You can literally go and knock on doors and they won’t slam it in your face because they know who you are. Like you’re their neighbor, the mayor, the business improvement association. You have a voice when you do marketing, people pay attention when you call them, they actually pick up the phone. So I think in some ways it can actually be easier, but then again, you do one.

Small thing wrong and travels very quickly. So small towns talk there’s ups and downs to that. But yeah, I became a business mentor and started mentoring other gyms. And through that experience, I met John and Matteo. We put our heads together and, and. Being gym owners and mentors in our own right, we’re, we were pretty well informed in what gym owners need and what they were struggling with in terms of marketing.

And so we worked on a marketing project and we taught gym owners how to market their gym. And [00:08:00] each of us have our own skill set. And my skill set was building teams. And sometimes. Unbuilding teams that I inherited. Yeah. Or I guess the word would be rebuilding, but unbuilding and then building back together these teams and yeah, we’ve worked really well together and so we decided that.

We would just continue to do that and so clearly it’s working. Yeah. Yeah. So then we built Kilo and that’s been a labor of love for the last three and a bit years. And yeah, we started with just offering websites and then just continued to layer on from that. Good for you. What a great story. Do I remember correctly hearing that you actually sold your gym to an employee?

Is that right? Yeah. That’s exactly. Maybe. Yeah. Let me, let’s start there. Cause I think it’s a good segue into the topic we’re going to cover today, which is building a team. And you really built someone all the way to the ultimate position of taking the business from you. So you just talk a little bit about how you decided that was going to be the path for selling the gym.

It’s funny [00:09:00] because through the process of owning the gym and being in that physical space for five years, I very quickly, like I knew I wanted to, let’s put air quotes here, retire, um, before the age of 30. That was like my goal for, I don’t know, I had no. reason for that other than I was like, I think this would be cool.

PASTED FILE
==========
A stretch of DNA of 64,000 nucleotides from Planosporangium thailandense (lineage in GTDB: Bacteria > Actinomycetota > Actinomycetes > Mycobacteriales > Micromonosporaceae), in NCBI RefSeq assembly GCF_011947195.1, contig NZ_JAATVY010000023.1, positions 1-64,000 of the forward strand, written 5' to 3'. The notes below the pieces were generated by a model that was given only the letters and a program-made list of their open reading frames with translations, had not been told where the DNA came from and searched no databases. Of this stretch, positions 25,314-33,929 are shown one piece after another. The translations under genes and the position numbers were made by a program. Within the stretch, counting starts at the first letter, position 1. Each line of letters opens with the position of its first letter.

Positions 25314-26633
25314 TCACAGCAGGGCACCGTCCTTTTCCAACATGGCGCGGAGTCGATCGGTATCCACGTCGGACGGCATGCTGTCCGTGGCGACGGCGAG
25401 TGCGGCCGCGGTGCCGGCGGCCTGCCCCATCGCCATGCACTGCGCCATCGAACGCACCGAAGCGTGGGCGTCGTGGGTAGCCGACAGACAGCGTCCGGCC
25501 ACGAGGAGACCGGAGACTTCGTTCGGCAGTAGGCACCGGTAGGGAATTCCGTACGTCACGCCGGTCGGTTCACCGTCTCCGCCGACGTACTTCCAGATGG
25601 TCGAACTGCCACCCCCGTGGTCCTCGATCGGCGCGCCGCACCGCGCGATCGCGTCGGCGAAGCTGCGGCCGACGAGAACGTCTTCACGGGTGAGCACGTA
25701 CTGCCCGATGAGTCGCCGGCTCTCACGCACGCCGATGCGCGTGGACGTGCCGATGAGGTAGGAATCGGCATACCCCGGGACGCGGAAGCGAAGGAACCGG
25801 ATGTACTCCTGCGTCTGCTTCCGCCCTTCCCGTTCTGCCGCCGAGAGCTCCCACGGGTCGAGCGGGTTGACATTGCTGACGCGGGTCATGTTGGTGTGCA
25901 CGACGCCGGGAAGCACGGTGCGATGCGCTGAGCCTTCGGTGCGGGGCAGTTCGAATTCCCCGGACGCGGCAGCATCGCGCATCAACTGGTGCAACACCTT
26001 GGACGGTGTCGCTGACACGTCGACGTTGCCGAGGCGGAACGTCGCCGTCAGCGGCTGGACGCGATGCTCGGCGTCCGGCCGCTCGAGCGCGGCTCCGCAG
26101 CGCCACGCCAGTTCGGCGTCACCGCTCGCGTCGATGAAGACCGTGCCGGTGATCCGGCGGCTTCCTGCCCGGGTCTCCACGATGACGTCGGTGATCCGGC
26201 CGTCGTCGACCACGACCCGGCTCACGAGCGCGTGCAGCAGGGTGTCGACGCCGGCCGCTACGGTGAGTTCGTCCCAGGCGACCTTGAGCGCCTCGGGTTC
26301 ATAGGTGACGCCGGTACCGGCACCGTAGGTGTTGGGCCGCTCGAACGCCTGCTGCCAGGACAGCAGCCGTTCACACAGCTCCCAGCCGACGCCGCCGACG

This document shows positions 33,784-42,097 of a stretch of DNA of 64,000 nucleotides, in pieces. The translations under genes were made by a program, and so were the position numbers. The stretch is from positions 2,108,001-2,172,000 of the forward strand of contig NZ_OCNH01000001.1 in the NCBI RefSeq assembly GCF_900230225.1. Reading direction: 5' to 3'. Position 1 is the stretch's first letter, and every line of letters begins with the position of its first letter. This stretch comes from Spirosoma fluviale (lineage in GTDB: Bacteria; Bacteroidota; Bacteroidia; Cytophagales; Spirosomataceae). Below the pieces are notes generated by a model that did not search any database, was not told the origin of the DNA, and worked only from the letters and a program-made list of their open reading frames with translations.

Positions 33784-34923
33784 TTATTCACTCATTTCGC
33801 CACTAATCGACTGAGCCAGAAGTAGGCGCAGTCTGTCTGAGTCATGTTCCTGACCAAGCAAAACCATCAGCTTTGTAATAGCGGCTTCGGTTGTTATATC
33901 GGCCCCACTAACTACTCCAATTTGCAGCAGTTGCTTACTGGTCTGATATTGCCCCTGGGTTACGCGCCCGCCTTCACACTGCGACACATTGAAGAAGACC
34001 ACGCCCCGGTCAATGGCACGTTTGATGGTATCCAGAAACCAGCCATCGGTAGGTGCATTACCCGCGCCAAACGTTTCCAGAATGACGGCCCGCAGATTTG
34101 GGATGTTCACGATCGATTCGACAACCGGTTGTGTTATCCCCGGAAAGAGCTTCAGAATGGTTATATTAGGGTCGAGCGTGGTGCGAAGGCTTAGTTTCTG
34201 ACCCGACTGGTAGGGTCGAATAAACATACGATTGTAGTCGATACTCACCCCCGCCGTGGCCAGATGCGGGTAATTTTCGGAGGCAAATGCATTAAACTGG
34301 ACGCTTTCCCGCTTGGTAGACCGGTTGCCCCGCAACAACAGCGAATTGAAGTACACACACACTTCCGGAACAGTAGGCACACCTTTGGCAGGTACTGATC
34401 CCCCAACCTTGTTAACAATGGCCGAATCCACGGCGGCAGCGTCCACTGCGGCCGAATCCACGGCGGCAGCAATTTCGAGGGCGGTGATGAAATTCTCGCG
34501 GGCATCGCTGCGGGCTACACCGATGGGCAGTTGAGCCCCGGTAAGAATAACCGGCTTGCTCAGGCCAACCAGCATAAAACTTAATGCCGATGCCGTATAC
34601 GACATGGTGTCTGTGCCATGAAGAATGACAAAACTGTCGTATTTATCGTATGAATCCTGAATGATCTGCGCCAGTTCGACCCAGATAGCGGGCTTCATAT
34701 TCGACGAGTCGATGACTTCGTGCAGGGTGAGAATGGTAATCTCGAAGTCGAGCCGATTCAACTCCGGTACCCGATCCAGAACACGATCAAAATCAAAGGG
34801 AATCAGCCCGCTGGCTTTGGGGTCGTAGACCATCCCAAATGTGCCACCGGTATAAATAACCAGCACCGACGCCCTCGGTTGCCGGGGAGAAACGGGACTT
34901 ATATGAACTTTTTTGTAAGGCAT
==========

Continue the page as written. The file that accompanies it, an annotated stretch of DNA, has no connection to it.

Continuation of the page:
It’s a great goal. Why not? Yeah. So I was like, what do I have to do in order to get there? And so I asked my mentor all these questions and we built all the systems and built the team and that kind of thing. And then I took off to Portugal for six weeks and just to see. How things would run and Kelly, who was my manager at the time, she ran things beautifully.

I had a call with her a week where we really just shot the shit. Like we didn’t really talk about a whole lot. Sometimes she would have good questions for me and I would be able to unblock her and stuff. But really she, she did a lot of the heavy lifting and I even hired her a mentor so that she could have someone to talk to and complain.[00:10:00]

It’s critical. Yeah. There was a point though, where she made the decision to fire an employee and she like, she didn’t really run it by me. She more or less was like, Hey, this is what I’m doing. Is there anything you would add? And I was like, not really just maybe, Give her the envelope of cash for the two weeks that she needs to be paid after that.

That’s it. And she did it. And I was like, Whoa, that’s exactly what I expect of someone who would take over this business. They take ownership. They love their community. She was also born and raised in that community. I was not. And so she had quite a lot of clout. She’s also one of the most wonderful human beings I’ve ever met in my entire life.